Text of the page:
tire pressure

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glenn of northport
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tire pressure

Post by glenn of northport » Tue Sep 24, 2019 5:24 pm

what is tire pressure 0n 30 by 3 tire


Allan
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Re: tire pressure

Post by Allan » Tue Sep 24, 2019 5:39 pm

I run at 60 psi. Certainly never less than 55.
Allan from down under.

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john in kzoo
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Re: tire pressure

Post by john in kzoo » Wed Sep 25, 2019 9:19 am

agreed at 60

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Steve Jelf
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Re: tire pressure

Post by Steve Jelf » Wed Sep 25, 2019 9:47 am

I run at 65 front (30 x 3) and 70 rear (30 x 3½), so if they lose five pounds before I check the pressure they're still OK.
The inevitable often happens.
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Russ T Fender
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Re: tire pressure

Post by Russ T Fender » Wed Sep 25, 2019 1:02 pm

The early treatises call for 20 pounds per inch of tire on clincher rims. That's 60 front and 70 rear.


Rich Bingham
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Re: tire pressure

Post by Rich Bingham » Wed Sep 25, 2019 1:56 pm

Would you recommend over 70psi for "oversize" 30x3-1/2 tires ?
"Get a horse !"

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HalSched
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Re: tire pressure

Post by HalSched » Wed Sep 25, 2019 3:13 pm

I called Lucas Tire and a real friendly reply on 30 X 3 1/2 tire pressure was 65 PSI. I've been running 50 or years so I'll have to bring mine up a little.

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Steve Jelf
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Re: tire pressure

Post by Steve Jelf » Thu Sep 26, 2019 12:50 am

I suspect letting the pressure get too low was why I lost a tire a couple of years ago. I walked back along both sides of the road and I never did find that tire. :)
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Jugster
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Re: tire pressure

Post by Jugster » Thu Sep 26, 2019 9:36 pm

Hi, Neighbor in Northport;

The reason we need to run high pressure in clinchers is to avoid shearing the air valve off the inner-tube. Higher pressure forces the rubber clinchers more tightly against the rim, thus preventing tire slippage. If the tire slips along the rim (and this tendency is strongest during heavy braking), the inner-tube gets stretched at the point where the air-valve pokes through the rim and that can cause it to tear apart. This problem is much more prevalent in the case of the rear tires because they are subjected to the fore and aft loads of acceleration and braking. Not so, the front wheels, the most significant problem of which is the kind of excessive side-load you get when rounding a corner at too high a speed (which is not only bad for the tires, but for the wooden spokes as well).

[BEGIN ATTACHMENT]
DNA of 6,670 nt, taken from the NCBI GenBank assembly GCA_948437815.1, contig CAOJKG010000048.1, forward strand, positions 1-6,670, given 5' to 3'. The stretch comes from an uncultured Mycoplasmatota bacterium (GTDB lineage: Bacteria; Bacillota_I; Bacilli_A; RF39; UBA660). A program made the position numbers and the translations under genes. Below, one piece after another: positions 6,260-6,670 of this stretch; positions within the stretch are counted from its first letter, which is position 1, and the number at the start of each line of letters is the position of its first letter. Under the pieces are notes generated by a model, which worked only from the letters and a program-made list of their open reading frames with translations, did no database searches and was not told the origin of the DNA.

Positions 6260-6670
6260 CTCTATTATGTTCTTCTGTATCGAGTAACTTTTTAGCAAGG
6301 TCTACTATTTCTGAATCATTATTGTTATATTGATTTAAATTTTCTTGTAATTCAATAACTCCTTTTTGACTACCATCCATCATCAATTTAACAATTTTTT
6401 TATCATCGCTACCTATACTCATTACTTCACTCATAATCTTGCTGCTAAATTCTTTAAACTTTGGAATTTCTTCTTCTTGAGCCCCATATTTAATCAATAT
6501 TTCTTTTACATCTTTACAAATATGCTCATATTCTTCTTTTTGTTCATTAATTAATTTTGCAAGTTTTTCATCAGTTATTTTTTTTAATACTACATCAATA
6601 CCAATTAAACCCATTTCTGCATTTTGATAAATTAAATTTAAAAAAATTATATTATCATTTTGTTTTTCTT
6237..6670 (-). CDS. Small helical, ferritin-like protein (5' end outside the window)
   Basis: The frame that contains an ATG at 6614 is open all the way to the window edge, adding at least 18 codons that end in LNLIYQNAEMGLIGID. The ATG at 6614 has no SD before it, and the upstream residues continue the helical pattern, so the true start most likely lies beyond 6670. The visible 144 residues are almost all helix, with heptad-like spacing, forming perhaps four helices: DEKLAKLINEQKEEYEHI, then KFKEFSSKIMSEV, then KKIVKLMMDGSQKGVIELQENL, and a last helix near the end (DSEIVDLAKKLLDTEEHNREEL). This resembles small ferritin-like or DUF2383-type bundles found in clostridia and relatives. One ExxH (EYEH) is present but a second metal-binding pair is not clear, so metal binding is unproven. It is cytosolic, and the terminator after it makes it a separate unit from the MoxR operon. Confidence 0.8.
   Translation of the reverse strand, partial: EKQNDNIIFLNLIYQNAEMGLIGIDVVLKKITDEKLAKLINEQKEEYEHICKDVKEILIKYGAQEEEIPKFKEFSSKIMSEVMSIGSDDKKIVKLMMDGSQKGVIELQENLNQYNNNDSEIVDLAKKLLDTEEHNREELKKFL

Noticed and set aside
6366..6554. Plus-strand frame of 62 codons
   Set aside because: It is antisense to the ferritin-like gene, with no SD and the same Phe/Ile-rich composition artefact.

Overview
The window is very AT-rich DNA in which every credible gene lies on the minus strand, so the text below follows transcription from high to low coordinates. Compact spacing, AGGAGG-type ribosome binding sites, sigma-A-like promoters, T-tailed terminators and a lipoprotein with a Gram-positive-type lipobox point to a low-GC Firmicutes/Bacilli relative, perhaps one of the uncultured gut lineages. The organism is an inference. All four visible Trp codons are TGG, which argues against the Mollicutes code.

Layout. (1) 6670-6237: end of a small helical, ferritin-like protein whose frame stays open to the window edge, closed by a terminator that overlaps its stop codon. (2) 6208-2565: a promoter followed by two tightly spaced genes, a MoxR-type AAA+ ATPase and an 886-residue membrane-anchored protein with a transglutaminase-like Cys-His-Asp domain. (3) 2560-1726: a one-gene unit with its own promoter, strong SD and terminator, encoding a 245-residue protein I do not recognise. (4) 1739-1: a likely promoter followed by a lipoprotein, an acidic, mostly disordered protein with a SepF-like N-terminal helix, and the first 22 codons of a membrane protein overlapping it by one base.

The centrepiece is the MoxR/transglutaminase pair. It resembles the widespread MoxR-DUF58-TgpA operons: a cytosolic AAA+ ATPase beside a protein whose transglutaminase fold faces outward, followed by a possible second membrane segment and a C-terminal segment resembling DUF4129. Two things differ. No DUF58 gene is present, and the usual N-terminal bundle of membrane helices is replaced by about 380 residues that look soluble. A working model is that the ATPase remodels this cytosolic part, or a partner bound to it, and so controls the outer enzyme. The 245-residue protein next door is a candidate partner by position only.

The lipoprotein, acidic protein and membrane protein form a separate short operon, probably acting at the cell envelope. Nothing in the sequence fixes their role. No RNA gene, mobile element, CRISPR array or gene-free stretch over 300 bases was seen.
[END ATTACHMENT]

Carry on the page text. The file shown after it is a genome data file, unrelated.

Point is, you have some "wiggle room" when it comes to deciding on the proper inflation pressure of your front tires, and if you run them at, say, 50 pounds instead of 60 pounds, the front passengers will feel the car riding much more smoothly (and I run my driver-side front tire a little softer than the passenger-side front tire in an effort to counteract the natural tendency of a Model T to pull to the right on a crowned street, so I'm working with three different inflations). But as always, take corners slowly so as to avoid peeling the tire off the rim or shattering the spokes.

There's not a whole lot we can do about reducing the acceleration and braking impulses at the rear wheels. In a Model T, those forces are already minimal compared to most any other kind of car and reducing them further is not really possible. The usual vacuous advice applies and all you can do is inflate to the recommended pressure and drive gently.

Your Neighbor in Commack


Alan Long
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Re: tire pressure

Post by Alan Long » Fri Sep 27, 2019 4:26 am

Looking at my tyres (tires) they show slight signs of under inflation wear pattern. I would guess that increasing the pressure
from 69 to 65 PSI would cure this. But Boy oh Boy, I get very nervous pumping up tyres to 60 due to the poor quality Tubes we have to tolerate these days. Tube issues is another pet hate of mine. Alan


Alan Long
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Re: tire pressure

Post by Alan Long » Fri Sep 27, 2019 4:27 am

Should read from 60 to 65


art32mor
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Re: tire pressure

Post by art32mor » Mon Sep 30, 2019 12:40 am

55-65
But if less then 55 youl get good a fixing flats

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